While I am not a developer by any stretch of the imagination, I can see where the technologies by which one could “make their own tours of a museum or college campus” could lead to the development of all sorts of marketing apps for shoppers, travellers, and the like. It is great to see new technology as it unfolds, and with Americans being the entrepreneurial animals they are, developing and marketing personalized app packages for retailers could bring a whole new service approach to existing businesses by merging maps, wholesalers and delivery companies into a whole new way of providing products and services to the consumer. This could translate into less overhead for businesses, by not having to warehouse product, faster delivery of products to the consumer, and a greater opportunity for distribution of goods through a variety of smaller manufacturers. America needs jobs, and the loss of manufacturing to outside sources has been a principle reason for our economic demise. Marry the information age with manufacturing, and such apps could well stimulate economic recovery.

  • Guest

    I think the App Inventor is a great idea and potential good move.. Kinda been waiting for this to break under someone’s roof. If anyone can pull it off, Google can. . .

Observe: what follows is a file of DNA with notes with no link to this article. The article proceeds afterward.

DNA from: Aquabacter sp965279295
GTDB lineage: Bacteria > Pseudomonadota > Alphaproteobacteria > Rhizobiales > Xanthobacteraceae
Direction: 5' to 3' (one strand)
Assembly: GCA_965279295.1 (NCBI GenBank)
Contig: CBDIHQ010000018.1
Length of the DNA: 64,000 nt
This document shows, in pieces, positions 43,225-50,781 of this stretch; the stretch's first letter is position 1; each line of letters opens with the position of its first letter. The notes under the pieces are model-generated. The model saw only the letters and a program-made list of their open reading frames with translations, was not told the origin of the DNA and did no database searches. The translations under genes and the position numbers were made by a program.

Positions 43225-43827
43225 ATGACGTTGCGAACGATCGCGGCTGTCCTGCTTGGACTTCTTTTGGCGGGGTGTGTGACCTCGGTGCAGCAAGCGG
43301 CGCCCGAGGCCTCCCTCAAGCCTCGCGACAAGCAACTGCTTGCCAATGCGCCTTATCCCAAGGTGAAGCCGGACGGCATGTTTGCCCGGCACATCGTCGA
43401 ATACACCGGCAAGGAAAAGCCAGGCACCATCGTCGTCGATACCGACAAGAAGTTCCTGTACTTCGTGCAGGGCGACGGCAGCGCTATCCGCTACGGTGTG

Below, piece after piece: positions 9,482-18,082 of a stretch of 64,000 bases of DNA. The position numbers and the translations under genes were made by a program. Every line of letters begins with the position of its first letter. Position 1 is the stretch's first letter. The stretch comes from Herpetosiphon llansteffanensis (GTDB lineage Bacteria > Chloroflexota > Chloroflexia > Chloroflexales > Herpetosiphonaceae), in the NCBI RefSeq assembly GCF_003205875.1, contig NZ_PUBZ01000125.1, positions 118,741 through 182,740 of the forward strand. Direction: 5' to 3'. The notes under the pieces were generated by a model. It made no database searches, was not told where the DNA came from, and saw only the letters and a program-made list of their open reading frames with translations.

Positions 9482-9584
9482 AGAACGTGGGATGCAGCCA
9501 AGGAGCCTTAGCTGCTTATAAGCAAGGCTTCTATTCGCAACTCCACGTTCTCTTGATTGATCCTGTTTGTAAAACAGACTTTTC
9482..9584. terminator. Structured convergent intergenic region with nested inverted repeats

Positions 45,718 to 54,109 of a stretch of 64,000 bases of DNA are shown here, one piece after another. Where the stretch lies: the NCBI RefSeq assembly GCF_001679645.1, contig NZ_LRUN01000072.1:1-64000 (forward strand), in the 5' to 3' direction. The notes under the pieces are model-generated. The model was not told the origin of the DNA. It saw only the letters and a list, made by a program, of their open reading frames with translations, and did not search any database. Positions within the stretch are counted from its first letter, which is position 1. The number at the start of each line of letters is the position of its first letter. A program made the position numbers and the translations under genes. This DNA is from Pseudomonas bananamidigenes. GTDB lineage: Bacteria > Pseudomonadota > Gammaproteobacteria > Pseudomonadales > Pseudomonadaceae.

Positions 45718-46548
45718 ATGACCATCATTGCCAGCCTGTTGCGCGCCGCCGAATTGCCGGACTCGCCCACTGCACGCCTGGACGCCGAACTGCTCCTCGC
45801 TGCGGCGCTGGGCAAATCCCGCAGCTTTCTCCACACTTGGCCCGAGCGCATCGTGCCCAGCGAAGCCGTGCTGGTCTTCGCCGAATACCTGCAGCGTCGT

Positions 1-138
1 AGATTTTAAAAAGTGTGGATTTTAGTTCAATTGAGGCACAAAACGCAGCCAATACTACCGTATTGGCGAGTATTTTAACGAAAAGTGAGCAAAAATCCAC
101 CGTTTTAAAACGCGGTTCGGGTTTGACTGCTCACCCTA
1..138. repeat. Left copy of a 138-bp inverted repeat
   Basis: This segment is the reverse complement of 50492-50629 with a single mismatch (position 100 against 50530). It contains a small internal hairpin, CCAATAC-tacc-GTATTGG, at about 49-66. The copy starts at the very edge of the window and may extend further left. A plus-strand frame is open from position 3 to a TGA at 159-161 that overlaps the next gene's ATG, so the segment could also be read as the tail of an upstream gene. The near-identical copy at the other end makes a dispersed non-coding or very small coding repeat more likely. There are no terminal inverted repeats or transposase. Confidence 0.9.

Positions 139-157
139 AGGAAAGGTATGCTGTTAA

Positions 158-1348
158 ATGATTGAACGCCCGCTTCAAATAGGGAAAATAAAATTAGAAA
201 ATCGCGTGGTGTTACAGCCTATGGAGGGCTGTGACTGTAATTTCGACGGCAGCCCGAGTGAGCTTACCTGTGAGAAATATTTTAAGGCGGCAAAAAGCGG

Bring It On G!

  • Mark ‘MKWeb’ Hultgren

    Let people that don’t write code create apps! I think it is a wonderful idea for a variety of reasons. Just think of the different apps that will be generated because a ‘non-coder’ thinks differently that someone who writes code all day.
    The person that writes code, will start with an outline of what the app will do and then builds it possibly fine tuning it a little along the way. A non coder will approach it differently and by not having to write the code, possibly reduce the number of bugs and ‘bad apps’ out there.
    I know there will probably be more than a few app developers that will wait for the new apps to come out and use them to create more robust versions.

  • Guest

    Wish they had this for iPhone as well

  • HugoP